Yalta, the Crimean city where a legendary WWII conference mapped out post-war Europe, is celebrating 70 years since the liberation from Nazi troops. The city paid the price of 12,000 deaths during 900 days of occupation by Hitler’s army.
Yalta was seized by the Nazi troops on November 8, 1941.
During the occupation, the city’s population fell by 26,000 people. A total of 4,000 were gunned down, 6,000 were taken to Germany, 1,300 men landed up in concentration camps, while other 500 people died of hunger and torture.
The overall death toll in the Yalta occupation reached 12,000 people.
By April 1944, local guerilla units were in a difficult situation: they were forced to move deeper into the forests and were surrounded by the Nazi troops in the Crimean natural reserve. The guerilla forces were constantly looking for a gap in the enemy’s ranks and preparing for a breakthrough.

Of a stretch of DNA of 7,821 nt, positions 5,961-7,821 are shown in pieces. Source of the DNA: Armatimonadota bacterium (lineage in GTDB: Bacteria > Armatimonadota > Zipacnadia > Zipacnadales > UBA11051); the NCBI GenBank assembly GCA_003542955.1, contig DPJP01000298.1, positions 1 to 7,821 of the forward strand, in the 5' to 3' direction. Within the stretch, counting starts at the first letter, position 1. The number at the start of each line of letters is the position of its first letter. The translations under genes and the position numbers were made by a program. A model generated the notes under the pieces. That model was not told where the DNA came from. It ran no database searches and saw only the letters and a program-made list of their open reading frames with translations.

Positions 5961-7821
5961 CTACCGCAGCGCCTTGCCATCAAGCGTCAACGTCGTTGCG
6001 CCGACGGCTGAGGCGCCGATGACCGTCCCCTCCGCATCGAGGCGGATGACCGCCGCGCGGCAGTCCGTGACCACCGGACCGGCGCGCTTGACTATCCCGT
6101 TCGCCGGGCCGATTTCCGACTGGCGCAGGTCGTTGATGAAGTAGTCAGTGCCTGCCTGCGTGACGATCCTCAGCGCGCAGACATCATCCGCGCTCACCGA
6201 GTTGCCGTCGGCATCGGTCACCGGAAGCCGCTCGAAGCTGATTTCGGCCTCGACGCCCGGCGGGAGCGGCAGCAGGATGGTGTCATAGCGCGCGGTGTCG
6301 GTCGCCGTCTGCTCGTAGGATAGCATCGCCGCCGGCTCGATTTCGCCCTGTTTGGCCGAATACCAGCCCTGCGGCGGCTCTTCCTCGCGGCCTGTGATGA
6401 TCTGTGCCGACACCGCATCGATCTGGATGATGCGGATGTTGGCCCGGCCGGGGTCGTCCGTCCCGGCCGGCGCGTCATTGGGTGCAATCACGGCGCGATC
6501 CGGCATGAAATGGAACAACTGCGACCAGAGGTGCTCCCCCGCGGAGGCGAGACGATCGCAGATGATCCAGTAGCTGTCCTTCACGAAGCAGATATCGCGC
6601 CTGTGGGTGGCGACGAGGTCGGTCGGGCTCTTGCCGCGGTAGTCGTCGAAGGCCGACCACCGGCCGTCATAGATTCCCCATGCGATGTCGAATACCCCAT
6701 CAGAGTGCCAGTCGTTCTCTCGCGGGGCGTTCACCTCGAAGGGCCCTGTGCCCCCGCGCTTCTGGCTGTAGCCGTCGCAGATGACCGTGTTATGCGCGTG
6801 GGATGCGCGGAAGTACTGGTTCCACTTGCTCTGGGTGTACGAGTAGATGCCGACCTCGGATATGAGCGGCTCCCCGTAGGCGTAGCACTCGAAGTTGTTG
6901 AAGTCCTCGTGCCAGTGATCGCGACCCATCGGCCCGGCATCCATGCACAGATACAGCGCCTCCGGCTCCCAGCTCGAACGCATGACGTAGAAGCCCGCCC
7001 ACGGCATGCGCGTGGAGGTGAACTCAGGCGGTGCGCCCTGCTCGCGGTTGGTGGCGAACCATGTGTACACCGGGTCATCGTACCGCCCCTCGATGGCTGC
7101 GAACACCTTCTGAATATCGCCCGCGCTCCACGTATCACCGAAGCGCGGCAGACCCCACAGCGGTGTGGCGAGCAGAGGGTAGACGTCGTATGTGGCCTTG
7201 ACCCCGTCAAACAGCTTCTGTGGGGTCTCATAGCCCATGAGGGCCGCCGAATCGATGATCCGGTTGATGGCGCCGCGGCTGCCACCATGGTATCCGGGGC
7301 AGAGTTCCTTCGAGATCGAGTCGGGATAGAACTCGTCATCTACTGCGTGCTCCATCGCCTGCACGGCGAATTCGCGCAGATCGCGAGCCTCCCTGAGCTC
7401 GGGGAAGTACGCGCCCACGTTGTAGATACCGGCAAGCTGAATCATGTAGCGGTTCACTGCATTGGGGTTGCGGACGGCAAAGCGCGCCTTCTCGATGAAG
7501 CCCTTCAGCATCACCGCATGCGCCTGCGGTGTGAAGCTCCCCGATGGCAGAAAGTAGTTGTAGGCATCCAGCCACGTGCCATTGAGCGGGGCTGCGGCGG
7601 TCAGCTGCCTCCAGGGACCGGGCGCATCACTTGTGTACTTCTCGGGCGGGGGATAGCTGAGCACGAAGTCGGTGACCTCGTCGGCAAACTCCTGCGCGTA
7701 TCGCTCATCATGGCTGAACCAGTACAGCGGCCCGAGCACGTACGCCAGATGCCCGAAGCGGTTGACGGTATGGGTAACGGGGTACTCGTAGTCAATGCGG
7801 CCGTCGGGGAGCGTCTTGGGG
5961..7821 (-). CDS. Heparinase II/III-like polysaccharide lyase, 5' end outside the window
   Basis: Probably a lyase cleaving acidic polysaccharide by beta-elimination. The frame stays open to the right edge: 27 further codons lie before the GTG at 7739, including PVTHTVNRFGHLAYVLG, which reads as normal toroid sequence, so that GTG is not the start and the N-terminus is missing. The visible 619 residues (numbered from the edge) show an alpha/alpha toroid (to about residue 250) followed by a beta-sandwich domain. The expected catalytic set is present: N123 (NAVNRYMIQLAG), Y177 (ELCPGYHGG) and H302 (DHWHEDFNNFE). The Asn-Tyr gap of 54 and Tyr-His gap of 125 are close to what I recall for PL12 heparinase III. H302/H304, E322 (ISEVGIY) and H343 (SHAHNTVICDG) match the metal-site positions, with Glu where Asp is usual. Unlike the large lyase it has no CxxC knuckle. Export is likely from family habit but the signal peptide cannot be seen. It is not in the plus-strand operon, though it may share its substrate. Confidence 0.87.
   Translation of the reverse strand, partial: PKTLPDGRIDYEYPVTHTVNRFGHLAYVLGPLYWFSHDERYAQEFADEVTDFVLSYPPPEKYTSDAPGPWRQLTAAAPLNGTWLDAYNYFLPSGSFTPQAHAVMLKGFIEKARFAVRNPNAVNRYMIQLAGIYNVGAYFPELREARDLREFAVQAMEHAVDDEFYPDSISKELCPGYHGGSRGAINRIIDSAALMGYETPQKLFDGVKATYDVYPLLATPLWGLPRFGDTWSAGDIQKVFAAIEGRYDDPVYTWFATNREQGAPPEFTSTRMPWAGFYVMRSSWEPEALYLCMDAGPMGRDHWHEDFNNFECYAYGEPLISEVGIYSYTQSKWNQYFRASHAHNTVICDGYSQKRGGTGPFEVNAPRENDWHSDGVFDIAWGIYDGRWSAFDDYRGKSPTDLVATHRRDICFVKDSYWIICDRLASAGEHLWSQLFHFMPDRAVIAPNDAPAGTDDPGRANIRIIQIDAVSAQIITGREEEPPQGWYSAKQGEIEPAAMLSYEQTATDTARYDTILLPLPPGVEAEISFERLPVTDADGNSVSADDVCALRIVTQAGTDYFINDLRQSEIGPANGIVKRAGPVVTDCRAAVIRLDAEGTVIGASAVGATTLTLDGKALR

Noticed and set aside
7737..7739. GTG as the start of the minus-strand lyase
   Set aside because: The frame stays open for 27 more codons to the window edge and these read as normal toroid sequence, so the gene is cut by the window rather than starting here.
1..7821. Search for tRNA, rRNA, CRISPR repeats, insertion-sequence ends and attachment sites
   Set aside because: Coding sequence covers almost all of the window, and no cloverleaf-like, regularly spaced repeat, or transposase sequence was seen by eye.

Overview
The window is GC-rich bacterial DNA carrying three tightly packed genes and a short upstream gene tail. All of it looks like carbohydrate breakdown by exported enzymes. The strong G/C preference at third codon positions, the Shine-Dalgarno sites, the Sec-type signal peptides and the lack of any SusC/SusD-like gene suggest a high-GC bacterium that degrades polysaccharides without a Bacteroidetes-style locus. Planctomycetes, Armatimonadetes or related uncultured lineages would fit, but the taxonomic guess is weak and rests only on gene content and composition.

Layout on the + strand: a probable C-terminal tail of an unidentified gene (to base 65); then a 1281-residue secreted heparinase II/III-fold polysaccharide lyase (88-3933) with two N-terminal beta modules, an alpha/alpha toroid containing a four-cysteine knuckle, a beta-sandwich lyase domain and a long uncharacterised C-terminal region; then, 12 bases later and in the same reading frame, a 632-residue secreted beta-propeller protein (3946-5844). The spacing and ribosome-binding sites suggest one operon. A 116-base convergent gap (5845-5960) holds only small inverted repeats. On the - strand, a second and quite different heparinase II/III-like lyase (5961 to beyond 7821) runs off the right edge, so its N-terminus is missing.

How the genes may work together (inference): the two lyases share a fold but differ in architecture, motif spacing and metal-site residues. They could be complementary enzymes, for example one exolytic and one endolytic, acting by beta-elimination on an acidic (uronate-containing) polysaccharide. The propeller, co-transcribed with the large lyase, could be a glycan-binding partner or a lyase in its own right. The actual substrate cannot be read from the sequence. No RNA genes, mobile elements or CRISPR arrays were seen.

However, the guerillas were saved by a miracle: on April 9, 1944, intelligence reported that the Soviet troops had taken the offensive.
On April 15, 1944, the seventh guerilla brigade started the decisive battle, understanding that only sweeping actions could destroy the enemy: it was decided best to block the roads leading to Yalta, and enter the city in small groups, making the Nazi troops panic, forcing them into street fights until the Red Army arrived.
On April 16, Yalta was completely freed. At 20:00 Yalta time, Moscow fired 12 rounds to honor the city’s liberation.
It was Easter Sunday, so many residents saluted the soldiers with “Christ has risen!”
Toward the end of World War II, the city was also the location of the historic Yalta conference that brought together three heads of states: Joseph Stalin (the Soviet Union), Franklin D. Roosevelt (the US president) and Winston Churchill (the British prime minister).
The conference was aimed at establishing the agenda for governing post-war Europe.